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The Netflix logo is seen on a TV remote controller, in this illustration taken January 20 2022. Picture: REUTERS/DADO RUVIC
The Netflix logo is seen on a TV remote controller, in this illustration taken January 20 2022. Picture: REUTERS/DADO RUVIC

Uniqlo owner Fast Retailing will keep its stores in Russia open, joining a small group of international firms that have stayed put even as dozens of big brands pause operations or exit the country over its invasion of Ukraine.      

“Clothing is a necessity of life. The people of Russia have the same right to live as we do,” the Japanese apparel retailer’s CEO Tadashi Yanai said, according to emailed remarks first published by Nikkei and reported by Bloomberg News.

Political pressure is building on companies to halt business in Russia while sweeping sanctions affecting everything from global payments systems to a range of high-tech products have complicated operations.

Large shippers have suspended container routes to and from Russia and many Western companies including Nike, Swedish home furnishing retailer Ikea and British energy giants BP and Shell have closed shop or announced plans to leave Russia.

On Sunday, streaming giant Netflix, two of the Big Four accounting firms, KPMG and PricewaterhouseCoopers (PwC), and credit card company American Express cut ties with Russia.

French yoghurt maker Danone, which makes around 6% of its sales in Russia and Ukraine, said on Sunday it was suspending investment in Russia and that one of its two factories had closed in Ukraine.

McDonald’s and PepsiCo are among companies continuing to operate in Russia, prompting New York state’s pension fund — a shareholder in the pair — to urge them to consider pausing their operations there.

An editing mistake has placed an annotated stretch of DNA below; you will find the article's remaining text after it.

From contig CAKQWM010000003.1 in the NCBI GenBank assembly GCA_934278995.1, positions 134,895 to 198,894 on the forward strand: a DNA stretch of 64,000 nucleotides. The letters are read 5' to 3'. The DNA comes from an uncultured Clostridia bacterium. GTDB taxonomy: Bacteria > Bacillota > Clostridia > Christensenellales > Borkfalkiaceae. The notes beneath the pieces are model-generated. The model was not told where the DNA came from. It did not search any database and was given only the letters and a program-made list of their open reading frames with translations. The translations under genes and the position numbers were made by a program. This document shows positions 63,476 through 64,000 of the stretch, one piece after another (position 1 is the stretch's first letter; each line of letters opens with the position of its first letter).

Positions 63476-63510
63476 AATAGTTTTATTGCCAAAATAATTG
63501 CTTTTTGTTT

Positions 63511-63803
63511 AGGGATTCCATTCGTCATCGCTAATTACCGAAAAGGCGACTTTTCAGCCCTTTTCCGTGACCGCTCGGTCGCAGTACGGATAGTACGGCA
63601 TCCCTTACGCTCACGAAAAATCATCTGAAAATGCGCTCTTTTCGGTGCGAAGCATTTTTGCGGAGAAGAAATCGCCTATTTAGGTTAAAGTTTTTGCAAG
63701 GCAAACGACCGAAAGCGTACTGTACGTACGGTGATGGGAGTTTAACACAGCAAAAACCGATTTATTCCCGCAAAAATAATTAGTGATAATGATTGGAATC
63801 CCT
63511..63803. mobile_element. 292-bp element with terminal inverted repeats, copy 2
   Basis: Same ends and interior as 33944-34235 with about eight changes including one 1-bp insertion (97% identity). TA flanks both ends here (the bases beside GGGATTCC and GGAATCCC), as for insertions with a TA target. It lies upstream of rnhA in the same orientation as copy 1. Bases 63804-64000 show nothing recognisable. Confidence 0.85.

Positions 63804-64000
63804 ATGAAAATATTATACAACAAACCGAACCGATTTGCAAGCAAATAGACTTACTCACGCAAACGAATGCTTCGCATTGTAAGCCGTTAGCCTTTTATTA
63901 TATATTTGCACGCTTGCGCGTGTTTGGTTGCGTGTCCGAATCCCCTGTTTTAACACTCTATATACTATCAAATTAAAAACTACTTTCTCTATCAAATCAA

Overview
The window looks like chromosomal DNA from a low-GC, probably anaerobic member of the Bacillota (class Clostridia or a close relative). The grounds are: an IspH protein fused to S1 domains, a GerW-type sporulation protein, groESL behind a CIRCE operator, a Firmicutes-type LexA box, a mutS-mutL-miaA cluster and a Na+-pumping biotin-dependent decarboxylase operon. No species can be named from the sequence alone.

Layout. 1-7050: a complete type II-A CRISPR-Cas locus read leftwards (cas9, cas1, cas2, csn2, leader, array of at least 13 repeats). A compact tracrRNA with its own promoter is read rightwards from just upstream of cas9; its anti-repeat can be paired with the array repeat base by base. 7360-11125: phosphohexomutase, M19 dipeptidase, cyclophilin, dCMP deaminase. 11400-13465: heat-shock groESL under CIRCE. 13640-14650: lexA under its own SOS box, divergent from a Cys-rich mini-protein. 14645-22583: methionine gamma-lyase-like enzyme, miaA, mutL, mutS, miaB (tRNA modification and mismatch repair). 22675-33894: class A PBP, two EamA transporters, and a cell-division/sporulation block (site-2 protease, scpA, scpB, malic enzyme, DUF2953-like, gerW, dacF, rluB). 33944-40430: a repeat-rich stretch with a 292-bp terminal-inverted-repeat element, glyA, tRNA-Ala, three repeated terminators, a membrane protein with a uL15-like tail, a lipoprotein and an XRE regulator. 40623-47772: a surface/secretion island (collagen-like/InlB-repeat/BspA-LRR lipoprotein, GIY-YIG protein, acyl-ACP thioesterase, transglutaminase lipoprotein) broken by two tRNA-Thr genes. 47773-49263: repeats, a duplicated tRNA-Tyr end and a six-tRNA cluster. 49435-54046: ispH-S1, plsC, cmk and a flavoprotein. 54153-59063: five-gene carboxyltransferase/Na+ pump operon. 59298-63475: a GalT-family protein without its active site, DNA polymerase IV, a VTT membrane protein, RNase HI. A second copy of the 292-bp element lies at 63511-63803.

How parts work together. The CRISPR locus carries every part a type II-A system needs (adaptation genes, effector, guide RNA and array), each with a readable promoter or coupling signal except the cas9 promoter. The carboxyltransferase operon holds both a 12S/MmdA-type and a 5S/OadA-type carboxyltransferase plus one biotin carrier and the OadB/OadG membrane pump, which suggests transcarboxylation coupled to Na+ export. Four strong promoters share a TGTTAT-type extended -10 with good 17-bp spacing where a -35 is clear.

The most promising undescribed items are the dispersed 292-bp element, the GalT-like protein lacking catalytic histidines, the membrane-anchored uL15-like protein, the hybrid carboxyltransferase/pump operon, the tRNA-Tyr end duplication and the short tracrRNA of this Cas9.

Russia said on Monday it will hold fire and open humanitarian corridors in several Ukrainian cities, after fighting halted weekend evacuation efforts and civilian casualties mounted. Russia calls the campaign it launched on February 24 a “special military operation”. It has denied attacking civilian areas and says it has no plans to occupy Ukraine.

Fast Retailing’s Yanai has said he is against the war and urged every country to oppose it. The company has joined donation efforts to the UN. But a Fast Retailing spokesperson told Reuters last week that the company had no plans to suspend operations in Russia, where Uniqlo has 49 stores.

The company did not respond to a request for comment on Monday.

TikTok, the Chinese-owned video app, said on Sunday it would suspend live streaming and the uploading of videos to its platform in Russia as it reviews the implications of a new media law signed on Friday by President Vladimir Putin.

“We have no choice but to suspend live streaming and new content to our video service while we review the safety implications of this law,” the social media company said in a series of Twitter posts. It said in-app messaging would not be affected by the decision.

Many companies have strongly condemned Russia’s actions as they suspended services in the country.

“In light of Russia’s ongoing, unjustified attack on the people of Ukraine, American Express is suspending all operations in Russia,” it said on its website.

“Given the circumstances on the ground, we have decided to suspend our service in Russia,” a Netflix spokesperson said.

Earlier, Netflix temporarily stopped all future projects and acquisitions in Russia and said it had no plans to add state-run channels to its Russian service, despite a regulation that would require it to do so.

KPMG said its Russia and Belarus firm would leave the KPMG network, a move that will affect more than 4,500 partners and staff.

PwC, which has operated in Russia for more than 30 years, said PwC Russia would leave its network, affecting 3,700 partners and staff.



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